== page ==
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JPEG export without chroma subsampling RRS feed

  • General discussion

  • It would sure be nice if the JPEG export option could be modified to not subsample chroma to 4:2:0 (2x2).  Yes, I realize I could choose a lossless export option (e.g. Photoshop) and then convert that file into a JPEG without chroma subsampling, but that is a lot of work to get to a point that could be accomplished with just a little work by the ICE team to modify the code to not subsample chroma for JPEG export.  I find it a bit ironic that a nice export quality slider if furnished, but this chroma "deficiency" issue has not been addressed.  JPEG export quality could be greatly enhanced if no (further) subsampling were introduced by ICE.  Thank you for considering my suggestion.  Michael
    Wednesday, June 1, 2011 2:05 PM

All replies

  • Thanks for the suggestion.

    This is the first request for this feature that I've heard.  I don't have any experience with the chroma subsampling option in jpeg.  Do you have any example images where this provides noticably better images?  Would you only use this in conjunction with maximum export quality, or is it important to be able to change quality and chroma sub-sampling independently?  I just took a look at the Photoshop CS5 jpeg export options and they don't explicity expose this feature, but perhaps it is done by default with max export quality - do you know?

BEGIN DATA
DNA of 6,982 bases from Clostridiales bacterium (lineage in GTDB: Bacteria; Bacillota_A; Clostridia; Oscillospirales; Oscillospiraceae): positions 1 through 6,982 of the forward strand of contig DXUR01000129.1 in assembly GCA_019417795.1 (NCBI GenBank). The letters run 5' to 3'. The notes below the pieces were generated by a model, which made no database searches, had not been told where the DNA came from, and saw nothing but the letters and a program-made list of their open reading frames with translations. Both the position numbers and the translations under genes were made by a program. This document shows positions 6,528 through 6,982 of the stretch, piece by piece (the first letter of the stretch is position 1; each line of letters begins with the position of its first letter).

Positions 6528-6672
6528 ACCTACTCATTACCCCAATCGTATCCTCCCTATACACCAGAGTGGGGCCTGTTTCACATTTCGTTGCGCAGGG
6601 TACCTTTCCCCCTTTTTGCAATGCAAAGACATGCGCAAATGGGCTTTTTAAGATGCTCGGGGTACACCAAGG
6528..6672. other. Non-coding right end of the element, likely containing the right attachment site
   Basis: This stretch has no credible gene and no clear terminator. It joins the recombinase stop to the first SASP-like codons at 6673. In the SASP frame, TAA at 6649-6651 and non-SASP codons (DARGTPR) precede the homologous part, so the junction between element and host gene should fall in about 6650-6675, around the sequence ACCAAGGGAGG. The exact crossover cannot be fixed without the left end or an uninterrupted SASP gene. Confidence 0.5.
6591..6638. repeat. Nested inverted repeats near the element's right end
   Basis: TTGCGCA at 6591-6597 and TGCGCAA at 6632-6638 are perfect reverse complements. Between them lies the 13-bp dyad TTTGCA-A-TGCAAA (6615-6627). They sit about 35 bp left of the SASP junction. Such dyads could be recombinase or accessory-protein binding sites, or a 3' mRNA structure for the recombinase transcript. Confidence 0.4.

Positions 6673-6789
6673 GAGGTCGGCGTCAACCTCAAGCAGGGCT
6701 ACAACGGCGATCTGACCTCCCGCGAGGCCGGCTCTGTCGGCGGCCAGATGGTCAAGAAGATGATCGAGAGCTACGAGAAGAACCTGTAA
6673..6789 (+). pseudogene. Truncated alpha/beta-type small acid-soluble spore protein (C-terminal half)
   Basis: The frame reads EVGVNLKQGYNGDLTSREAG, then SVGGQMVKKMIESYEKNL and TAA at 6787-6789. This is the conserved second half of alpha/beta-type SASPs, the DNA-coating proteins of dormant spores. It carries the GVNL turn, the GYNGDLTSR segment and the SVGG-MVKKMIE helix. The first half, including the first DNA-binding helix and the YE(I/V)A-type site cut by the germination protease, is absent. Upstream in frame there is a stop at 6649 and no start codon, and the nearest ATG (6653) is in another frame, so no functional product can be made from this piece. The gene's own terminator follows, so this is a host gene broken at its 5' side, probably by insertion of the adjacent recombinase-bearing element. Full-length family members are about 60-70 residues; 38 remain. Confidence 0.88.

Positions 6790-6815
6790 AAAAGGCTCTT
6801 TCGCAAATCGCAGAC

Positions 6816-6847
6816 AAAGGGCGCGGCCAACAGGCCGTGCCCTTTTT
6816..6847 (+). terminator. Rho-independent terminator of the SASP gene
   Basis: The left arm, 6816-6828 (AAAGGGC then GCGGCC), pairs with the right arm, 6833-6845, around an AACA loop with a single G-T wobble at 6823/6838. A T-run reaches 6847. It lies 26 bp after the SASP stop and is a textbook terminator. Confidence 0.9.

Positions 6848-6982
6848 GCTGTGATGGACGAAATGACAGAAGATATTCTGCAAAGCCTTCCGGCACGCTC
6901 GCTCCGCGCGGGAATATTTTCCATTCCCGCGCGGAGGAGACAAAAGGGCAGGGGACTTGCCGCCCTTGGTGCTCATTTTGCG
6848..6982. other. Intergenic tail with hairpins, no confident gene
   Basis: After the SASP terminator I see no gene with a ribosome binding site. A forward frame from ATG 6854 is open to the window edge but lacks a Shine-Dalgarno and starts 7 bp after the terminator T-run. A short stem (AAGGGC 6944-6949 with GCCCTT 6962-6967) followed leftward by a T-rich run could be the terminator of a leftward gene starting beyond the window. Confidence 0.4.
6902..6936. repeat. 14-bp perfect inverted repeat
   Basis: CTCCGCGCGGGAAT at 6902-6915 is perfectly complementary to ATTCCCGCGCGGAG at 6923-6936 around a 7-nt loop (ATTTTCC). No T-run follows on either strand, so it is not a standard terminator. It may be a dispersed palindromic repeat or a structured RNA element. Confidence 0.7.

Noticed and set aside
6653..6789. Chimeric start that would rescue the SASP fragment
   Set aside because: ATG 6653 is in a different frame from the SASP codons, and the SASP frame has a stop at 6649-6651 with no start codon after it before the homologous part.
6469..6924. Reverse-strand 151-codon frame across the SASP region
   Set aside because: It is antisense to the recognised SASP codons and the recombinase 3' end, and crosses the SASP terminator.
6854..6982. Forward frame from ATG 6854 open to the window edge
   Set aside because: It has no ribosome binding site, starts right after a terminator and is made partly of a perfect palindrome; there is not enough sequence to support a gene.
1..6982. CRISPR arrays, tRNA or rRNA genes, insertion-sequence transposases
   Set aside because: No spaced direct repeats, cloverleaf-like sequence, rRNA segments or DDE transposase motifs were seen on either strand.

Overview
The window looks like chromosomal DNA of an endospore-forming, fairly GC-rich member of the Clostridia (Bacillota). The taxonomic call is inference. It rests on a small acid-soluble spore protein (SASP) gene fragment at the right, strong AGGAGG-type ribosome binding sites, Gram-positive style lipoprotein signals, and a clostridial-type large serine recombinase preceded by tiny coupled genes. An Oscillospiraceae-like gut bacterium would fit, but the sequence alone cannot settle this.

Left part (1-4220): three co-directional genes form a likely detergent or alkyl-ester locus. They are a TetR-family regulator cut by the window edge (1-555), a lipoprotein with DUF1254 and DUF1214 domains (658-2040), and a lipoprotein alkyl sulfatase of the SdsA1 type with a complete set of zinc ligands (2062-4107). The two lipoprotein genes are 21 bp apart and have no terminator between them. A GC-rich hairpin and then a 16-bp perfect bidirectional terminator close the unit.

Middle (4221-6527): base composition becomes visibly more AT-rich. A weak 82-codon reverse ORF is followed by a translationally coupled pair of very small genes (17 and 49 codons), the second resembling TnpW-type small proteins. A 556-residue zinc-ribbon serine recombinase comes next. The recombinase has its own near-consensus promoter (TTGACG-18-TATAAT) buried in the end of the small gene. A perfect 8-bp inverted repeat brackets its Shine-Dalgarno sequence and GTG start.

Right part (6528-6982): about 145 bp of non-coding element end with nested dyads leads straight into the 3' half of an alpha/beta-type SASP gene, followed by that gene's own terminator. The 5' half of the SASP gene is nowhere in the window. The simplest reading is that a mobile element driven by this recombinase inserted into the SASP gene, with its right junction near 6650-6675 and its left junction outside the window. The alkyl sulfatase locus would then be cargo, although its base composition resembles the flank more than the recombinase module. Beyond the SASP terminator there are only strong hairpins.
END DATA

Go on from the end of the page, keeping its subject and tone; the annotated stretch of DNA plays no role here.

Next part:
Cheers.

    Wednesday, June 1, 2011 4:01 PM
  • Matt,

    Sorry for the delay in getting back to you, and thank you for your questions.  4:2:0 chroma subsampling can indeed contribute a visible degradation in color reproduction, specifically color fidelity and resolution, when processing camera original images.  This site demonstrates it quite clearly:  http://www.impulseadventure.com/photo/chroma-subsampling.html

    The author developed quite a sophisticated JPEG decoding utility and so is quite "expert" in these matters.

    Photoshop does not apply chroma subsampling when saving at a quality setting of 7 or higher (unbeknownst to the user).  Many graphics programs, including numerous panorama utilities, e.g. Autopano Pro, save JPEGs in 4:2:0 no matter the save quality setting.  This is unfortunate, as logic would tell you that stripping another 50% of the chroma information away from a camera image is bound to have some visible affect.  While many times casual observation of these 4:2:0 chroma subsampled images does not reflect this chroma deficiency, more careful comparisons to the original images does reflect the degradation in color reproduction.  Saving modified JPEGs without chroma subsampling will actually preserve their (color) fidelity better than saving at a higher quality setting.  This author addressess that issue:  http://www.wfu.edu/~matthews/misc/jpg_vs_gif/JpgCompTest/JpgChromaSub.html

    As JPEG is by far the preferred final file format for the internet and other distribution, it would be nice to see the format offered to its full potential in ICE, i.e. offer 4:4:4 sampling, either by default or as an option.  I hope we ICE users will see that happen.

    All the best to you, and thanks for listening to me preach from my soapbox (ha ha).

     

     

     

     


    Michael Lee
    Saturday, June 4, 2011 12:24 PM